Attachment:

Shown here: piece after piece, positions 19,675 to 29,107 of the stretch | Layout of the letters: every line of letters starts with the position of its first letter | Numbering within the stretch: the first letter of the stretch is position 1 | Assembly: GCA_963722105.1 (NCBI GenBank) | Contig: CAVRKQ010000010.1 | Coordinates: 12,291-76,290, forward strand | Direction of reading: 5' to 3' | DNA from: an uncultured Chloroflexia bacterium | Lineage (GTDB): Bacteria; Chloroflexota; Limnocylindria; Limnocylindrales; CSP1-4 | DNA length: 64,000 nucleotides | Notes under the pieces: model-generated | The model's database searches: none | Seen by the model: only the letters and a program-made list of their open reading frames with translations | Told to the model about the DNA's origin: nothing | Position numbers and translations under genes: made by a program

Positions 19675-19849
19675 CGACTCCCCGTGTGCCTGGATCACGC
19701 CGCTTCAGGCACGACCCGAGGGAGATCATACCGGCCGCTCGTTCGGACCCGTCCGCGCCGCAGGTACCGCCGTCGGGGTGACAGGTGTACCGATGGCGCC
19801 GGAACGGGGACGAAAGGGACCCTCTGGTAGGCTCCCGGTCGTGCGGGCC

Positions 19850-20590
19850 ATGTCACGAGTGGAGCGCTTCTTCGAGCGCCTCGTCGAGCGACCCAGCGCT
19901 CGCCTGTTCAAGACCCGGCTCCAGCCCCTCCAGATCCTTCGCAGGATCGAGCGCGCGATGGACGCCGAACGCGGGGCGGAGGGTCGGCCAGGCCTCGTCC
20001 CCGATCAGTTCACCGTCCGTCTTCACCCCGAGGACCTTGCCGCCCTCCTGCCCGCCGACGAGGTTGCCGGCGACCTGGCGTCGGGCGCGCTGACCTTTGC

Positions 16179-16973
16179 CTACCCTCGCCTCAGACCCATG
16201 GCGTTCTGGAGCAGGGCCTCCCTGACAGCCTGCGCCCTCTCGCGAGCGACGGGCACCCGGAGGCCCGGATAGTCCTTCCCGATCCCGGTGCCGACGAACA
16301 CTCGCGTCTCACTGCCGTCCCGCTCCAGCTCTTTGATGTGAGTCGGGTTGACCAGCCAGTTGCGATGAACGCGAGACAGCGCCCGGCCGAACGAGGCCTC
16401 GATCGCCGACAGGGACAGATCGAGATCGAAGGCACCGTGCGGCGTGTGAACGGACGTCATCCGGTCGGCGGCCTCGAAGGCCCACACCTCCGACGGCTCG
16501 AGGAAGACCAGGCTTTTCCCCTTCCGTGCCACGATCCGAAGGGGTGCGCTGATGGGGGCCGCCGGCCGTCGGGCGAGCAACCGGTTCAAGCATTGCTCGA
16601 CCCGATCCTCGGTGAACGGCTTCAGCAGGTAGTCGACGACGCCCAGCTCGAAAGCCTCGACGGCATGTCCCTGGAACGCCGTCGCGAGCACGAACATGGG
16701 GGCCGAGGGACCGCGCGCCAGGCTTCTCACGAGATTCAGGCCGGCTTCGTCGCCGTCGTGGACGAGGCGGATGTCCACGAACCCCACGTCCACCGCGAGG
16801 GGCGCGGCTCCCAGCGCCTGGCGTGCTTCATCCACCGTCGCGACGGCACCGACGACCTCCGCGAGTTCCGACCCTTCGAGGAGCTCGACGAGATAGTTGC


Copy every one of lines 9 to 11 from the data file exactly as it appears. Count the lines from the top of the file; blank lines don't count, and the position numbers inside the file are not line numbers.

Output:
20001 CCGATCAGTTCACCGTCCGTCTTCACCCCGAGGACCTTGCCGCCCTCCTGCCCGCCGACGAGGTTGCCGGCGACCTGGCGTCGGGCGCGCTGACCTTTGC

Positions 16179-16973
16179 CTACCCTCGCCTCAGACCCATG